Lao Mythology: The Myth of the Toad King

The Myth of the Toad King

The Myth of the Toad King

The Myth of the Toad King

Bang Fai, otherwise known as the Rocket Festival, is celebrated every year in northeast Thailand and Laos. Ask anyone who knows anything about the Rocket Festival and they’ll probably tell you that Bang Fai are launched every year in April to bring rain.

This centuries old tradition is said to have its origins in an ancient story known as The Myth of the Toad King. However, what’s strange about this myth is that it seems to imply the opposite of what Bang Fai is all about. It says that rain brings the rockets. As presented by Yasothon and Nong Khai:

When the Lord Buddha was in his bodhisatta incarnation as King of the Toads, and married to Udon Khuruthawip, his sermons drew everyone, creatures and sky-dwellers alike, away from Phaya Thaen, King of the Sky.

Angry Phaya Thaen withheld life-giving rains from the earth for seven years, seven months, and seven days. Acting against the advice of the Toad King, Phaya Naga, King of the Nāga (and personification of the Mekong) declared war on Phaya Thaen — and lost.

Persuaded by Phaya Naga to assume command, King Toad enlisted the aid of termites to build mounds reaching to the heavens, and of venomous scorpions and centipedes to attack Phaya Thaen’s feet, and of hornets for air support. Previous attempts at aerial warfare against Phaya Thaen in his own element had proved futile; but even the Sky must come down to the ground. On the ground the war was won, and Phaya Thaen sued for peace. Naga Rockets fired in the air at the end of the hot, dry season are not to threaten Phaya Thaen, but to serve as a reminder to him of his treaty obligations made to Lord Bodhisatta Phaya Khang Khok, King of the Toads, down on the ground. For his part Phaya Nak was rewarded by being given the duty of Honor Guard at most Thai and Lao temples.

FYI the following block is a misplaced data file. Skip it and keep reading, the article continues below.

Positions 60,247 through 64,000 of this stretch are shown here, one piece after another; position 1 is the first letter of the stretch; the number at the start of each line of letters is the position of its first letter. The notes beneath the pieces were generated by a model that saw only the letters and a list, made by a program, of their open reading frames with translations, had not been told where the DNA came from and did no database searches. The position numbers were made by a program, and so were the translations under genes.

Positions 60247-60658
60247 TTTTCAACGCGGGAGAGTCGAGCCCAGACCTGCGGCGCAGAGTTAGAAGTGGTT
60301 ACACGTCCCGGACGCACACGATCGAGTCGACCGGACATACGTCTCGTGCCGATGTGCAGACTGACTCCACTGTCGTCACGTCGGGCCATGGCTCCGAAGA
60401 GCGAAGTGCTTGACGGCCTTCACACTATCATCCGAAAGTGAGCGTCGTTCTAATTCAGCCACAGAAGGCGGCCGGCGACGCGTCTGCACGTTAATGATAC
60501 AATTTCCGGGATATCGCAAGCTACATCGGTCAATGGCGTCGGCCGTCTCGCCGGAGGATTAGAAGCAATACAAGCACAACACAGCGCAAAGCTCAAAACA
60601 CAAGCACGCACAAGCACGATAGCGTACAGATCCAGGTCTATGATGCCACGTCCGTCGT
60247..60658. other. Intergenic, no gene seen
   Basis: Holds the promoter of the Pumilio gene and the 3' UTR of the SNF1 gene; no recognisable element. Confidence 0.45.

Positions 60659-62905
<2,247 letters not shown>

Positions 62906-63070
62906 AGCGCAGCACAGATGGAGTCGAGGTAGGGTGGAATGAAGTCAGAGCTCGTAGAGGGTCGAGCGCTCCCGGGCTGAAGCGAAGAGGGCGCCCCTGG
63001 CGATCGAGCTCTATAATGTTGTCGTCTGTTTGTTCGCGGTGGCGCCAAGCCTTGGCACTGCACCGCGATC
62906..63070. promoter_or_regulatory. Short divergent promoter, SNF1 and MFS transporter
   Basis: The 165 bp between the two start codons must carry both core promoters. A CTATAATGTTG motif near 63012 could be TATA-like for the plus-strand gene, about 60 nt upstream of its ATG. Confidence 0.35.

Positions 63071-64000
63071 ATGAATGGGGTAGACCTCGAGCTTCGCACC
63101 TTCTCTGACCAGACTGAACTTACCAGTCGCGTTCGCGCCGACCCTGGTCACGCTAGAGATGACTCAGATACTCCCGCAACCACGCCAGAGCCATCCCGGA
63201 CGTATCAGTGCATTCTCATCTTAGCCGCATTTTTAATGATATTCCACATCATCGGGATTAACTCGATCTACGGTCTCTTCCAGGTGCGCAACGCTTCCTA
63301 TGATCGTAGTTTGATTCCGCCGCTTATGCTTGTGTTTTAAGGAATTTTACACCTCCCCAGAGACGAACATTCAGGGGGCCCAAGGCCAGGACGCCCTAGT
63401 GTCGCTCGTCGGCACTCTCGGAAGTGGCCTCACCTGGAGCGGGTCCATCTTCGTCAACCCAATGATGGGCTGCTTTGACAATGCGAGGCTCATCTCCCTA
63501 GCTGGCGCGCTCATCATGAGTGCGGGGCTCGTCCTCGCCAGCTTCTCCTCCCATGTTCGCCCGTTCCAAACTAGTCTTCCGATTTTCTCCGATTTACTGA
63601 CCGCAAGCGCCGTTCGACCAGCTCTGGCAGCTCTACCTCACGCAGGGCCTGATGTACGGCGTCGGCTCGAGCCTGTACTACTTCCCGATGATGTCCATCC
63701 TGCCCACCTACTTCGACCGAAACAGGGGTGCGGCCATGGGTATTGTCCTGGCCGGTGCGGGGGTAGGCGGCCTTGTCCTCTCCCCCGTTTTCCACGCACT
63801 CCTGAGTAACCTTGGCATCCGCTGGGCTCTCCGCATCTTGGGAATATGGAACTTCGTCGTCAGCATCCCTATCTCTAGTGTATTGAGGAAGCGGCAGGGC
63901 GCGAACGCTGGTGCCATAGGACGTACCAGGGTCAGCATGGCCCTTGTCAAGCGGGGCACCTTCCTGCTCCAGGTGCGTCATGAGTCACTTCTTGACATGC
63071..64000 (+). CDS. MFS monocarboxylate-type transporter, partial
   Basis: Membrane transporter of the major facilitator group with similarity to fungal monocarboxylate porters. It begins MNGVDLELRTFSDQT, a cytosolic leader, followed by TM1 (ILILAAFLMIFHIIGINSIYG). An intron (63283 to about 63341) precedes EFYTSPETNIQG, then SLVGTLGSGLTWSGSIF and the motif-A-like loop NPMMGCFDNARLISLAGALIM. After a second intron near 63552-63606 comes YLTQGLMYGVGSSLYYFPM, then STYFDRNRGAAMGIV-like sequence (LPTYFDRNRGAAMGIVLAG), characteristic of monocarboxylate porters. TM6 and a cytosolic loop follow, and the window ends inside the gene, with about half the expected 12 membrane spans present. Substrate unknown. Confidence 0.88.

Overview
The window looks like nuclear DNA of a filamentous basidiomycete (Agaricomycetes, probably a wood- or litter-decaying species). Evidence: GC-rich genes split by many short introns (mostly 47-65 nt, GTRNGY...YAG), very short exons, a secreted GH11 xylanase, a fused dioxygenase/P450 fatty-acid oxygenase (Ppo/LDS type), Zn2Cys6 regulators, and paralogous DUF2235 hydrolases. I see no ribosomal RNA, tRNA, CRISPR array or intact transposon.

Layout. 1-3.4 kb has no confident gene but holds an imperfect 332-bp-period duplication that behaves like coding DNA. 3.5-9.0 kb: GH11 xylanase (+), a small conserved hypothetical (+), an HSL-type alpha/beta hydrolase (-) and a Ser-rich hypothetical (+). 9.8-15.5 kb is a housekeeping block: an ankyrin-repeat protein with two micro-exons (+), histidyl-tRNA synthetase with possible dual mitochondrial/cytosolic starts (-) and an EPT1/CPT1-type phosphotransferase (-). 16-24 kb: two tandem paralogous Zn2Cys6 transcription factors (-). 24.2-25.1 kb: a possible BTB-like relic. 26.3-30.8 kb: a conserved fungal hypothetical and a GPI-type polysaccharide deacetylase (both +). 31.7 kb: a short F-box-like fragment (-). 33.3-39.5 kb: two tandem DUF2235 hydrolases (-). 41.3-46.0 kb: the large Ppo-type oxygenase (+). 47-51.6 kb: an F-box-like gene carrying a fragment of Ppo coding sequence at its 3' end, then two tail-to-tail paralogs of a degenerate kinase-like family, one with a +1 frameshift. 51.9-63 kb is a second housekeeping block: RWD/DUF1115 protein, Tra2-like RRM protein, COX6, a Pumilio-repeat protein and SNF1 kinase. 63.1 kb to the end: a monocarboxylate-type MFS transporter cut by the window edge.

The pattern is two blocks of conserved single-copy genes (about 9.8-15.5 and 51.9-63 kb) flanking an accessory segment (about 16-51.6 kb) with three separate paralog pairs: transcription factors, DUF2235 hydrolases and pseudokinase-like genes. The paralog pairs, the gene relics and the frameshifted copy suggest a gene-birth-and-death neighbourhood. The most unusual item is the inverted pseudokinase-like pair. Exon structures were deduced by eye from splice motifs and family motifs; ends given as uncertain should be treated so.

After the harvest of the resulting crops, Wow thanoo, man-sized kites with a strung bow, are staked out in winter monsoon winds. They are also called Túi-tiù, singing kites, from the sound of the bowstring singing in the wind, which sing all through the night, to signal Phaya Thaen that he has sent enough rain.

7 thoughts on “Lao Mythology: The Myth of the Toad King

  1. Pingback: » John Reed King Montessori-Based Dementia Programming

  2. krzysztof

    This photo is awesome. I couldn't find it on your flickr but luckily here I can admire its details.
    Can I ask you where did you find about this legend?
    I don't remember if I told you but anytime I read your blog I get an impression that place where you live is full of cultural events.

    Reply
    • globetrotteri Post author

      Hi K,

      This one isn\\'t on my Flickr account because it doesn\\'t belong to me. It\\'s a photo of an old painting of Naga. As far as where I found the legend, I\\'ll chalk it up to curiosity. I love ancient myth and culture, so I do obscure searches on the Internet every now and then. This month I was interested in Lao mythology after remembering that I had taken that photo during the Rocket Festival.

      Reply
  3. Pingback: » Blog Archive » Yasothon Rocketfestival – Stage Party

  4. Frank P. Schneidewind

    Hi Carrie!
    You have done a good research and your story was selected by us to generate some extra web traffic for you :)
    I have authored a trilogy on the biggest Bun Bang Fai in Yasothon, Thailand within my photo reports, covering ethnic festivals in Southeastasia and interesting destinations. Providing some explanations for our readers is helpful to them as well. Good luck with your terrific website.
    Best regards
    Frank

    http://blog.siampedia.org/?p=4494

    Reply

Leave a Reply

Your email address will not be published. Required fields are marked *

You may use these HTML tags and attributes: <a href="" title=""> <abbr title=""> <acronym title=""> <b> <blockquote cite=""> <cite> <code> <del datetime=""> <em> <i> <q cite=""> <strike> <strong>